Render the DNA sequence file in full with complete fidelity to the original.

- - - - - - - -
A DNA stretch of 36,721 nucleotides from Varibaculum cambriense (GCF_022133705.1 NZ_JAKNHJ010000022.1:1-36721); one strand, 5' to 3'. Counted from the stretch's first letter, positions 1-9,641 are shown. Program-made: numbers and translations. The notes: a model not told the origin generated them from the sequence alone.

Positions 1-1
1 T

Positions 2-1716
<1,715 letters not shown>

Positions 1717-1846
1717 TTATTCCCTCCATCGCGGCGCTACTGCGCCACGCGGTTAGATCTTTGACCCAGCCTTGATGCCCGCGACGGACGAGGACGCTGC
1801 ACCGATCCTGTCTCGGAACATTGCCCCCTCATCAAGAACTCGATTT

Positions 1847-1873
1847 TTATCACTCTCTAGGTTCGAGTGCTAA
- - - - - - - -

A DNA stretch of 36,721 nucleotides from Varibaculum cambriense (GCF_022133705.1 NZ_JAKNHJ010000022.1:1-36721); one strand, 5' to 3'. Counted from the stretch's first letter, positions 1-9,641 are shown. Program-made: numbers and translations. The notes: a model not told the origin generated them from the sequence alone.

Positions 1-1
1 T

Positions 2-1716
<1,715 letters not shown>

Positions 1717-1846
1717 TTATTCCCTCCATCGCGGCGCTACTGCGCCACGCGGTTAGATCTTTGACCCAGCCTTGATGCCCGCGACGGACGAGGACGCTGC
1801 ACCGATCCTGTCTCGGAACATTGCCCCCTCATCAAGAACTCGATTT

Positions 1847-1873
1847 TTATCACTCTCTAGGTTCGAGTGCTAA